It's not a technology which is often given much thought, but the use of hand-held "clickers" which allow large lecture theaters full of students to respond to their professors -- in ways such as submitting quiz answers or polls -- has grown over several years on campuses across the West.
However, the clicker reign may be short-lived -- at least, that's what Top Hat Monocle hopes.
The Toronto-based company is developing technology that would replace clickers with software that would change a mobile device, such as a smartphone or laptop, into a tool that offers more flexibility in the classroom.
Launched in 2008, Top Hat Monocle's main customer base is in the United States and Canada, although the software is found in over 150 colleges worldwide. On Wednesday, the company announced a new cash injection of $8 million in funding, which will be used to more aggressively push into the higher education market and bump up sales.
Mike Silagadze, CEO and founder of Top Hat Monocle said:
"The idea is to transform the student experience from passive to active and engaging. In the last couple of years, every student has a mobile device that they bring with them into the classroom. This presents a remarkable opportunity to transform the classroom without having to go through the university."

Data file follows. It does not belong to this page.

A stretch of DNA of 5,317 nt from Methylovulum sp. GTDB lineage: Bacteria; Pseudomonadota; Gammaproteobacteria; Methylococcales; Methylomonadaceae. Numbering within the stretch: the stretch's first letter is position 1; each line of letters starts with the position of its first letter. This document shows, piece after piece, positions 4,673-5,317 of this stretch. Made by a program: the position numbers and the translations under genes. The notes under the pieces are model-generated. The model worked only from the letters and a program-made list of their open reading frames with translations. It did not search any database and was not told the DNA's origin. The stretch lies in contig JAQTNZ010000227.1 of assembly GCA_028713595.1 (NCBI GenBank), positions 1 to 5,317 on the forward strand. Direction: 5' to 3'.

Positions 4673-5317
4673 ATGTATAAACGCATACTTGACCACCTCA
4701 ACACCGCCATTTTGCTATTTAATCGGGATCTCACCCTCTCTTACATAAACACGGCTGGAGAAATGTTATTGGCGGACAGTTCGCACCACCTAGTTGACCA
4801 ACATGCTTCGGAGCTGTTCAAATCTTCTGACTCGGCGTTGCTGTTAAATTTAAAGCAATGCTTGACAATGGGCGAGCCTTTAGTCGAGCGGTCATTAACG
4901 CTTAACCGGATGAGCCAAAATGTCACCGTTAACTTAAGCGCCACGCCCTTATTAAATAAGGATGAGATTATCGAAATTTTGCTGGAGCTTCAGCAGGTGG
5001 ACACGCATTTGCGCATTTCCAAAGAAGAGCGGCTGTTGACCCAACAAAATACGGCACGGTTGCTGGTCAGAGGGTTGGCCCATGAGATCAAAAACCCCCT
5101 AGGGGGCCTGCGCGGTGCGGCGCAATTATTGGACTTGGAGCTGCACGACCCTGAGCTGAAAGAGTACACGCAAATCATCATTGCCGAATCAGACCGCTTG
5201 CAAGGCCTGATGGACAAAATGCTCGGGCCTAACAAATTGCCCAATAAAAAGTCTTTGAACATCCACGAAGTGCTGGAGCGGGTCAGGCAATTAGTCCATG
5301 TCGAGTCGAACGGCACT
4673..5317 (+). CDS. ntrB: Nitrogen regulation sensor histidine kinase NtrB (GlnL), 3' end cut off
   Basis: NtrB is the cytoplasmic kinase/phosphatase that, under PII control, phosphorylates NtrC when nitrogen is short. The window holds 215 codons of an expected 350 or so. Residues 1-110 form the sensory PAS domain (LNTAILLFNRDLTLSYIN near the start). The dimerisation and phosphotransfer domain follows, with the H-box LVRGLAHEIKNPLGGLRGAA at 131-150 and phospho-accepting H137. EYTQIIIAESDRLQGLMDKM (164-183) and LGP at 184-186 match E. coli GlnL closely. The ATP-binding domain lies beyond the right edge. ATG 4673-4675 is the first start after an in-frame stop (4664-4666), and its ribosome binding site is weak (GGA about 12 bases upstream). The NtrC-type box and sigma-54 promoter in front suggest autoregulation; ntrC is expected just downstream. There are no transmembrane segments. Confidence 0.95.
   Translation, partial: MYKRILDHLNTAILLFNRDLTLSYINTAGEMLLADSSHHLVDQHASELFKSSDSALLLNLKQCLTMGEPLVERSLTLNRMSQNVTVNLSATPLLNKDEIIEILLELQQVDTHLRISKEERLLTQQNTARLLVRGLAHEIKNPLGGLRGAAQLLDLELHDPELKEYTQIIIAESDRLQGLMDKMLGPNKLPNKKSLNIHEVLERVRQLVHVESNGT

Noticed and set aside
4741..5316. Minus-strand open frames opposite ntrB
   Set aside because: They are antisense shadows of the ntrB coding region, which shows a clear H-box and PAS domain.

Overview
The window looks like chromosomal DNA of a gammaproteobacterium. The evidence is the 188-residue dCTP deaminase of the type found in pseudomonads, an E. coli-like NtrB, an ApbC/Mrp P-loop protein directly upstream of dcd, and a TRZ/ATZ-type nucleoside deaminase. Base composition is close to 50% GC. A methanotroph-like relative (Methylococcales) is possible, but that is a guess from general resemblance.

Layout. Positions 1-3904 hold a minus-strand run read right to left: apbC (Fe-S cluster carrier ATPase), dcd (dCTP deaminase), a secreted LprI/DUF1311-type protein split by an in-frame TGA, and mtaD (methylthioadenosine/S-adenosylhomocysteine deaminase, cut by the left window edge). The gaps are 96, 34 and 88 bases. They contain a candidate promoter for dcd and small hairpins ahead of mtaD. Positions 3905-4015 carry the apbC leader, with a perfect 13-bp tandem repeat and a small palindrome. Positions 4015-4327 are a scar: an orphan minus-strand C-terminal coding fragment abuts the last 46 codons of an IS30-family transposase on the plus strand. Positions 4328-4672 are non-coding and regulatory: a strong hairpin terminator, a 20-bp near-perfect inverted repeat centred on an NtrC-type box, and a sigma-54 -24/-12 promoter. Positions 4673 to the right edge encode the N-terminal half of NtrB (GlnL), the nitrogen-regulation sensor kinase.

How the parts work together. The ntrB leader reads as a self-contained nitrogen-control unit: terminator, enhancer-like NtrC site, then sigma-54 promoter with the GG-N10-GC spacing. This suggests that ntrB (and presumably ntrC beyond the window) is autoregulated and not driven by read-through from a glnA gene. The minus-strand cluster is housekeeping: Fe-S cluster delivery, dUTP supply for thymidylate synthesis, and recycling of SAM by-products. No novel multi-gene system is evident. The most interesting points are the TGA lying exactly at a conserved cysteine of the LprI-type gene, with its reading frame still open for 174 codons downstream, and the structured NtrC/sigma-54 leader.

Instead of following the traditional model of selling clickers directly to universities, Top Hat Monocle approaches the professors themselves. The educators use the software platform provided by the company for free, and students can opt-in with a $20 per semester subscription to use the technology on any of their personal mobile devices.
According to Silagadze, opt-in rates are approximately 90 percent when professors choose to use the software. $20 a semester may be a lot to ask of cash-strapped students, but the reasoning behind it is if more teachers choose to use the technology, the benefit to students will increase -- as the software can be used for any class.
Top Hat Monocle's software goes beyond the limitations of a clicker, enabling live quizzes and discussions in a Reddit-style forum thread layout. Students are able to pitch questions and respond to their classmates; professors can use the platform to host supplementary content and demonstrations.
For students able and ready to adapt to technology that increases the interactive element of lecture-based learning, this kind of software may become a natural progression in the higher education industry -- already experiencing disruption through e-books, applications and distance-based courses.
Top Hat Monocle previously raised a $1.5 million seed round in November 2011. The $8 million round is led by Emergence Capital Partners, iNovia Capital, SoftTech VC, Version One Ventures and Golden Venture Partners.
(via San Francisco Chronicle)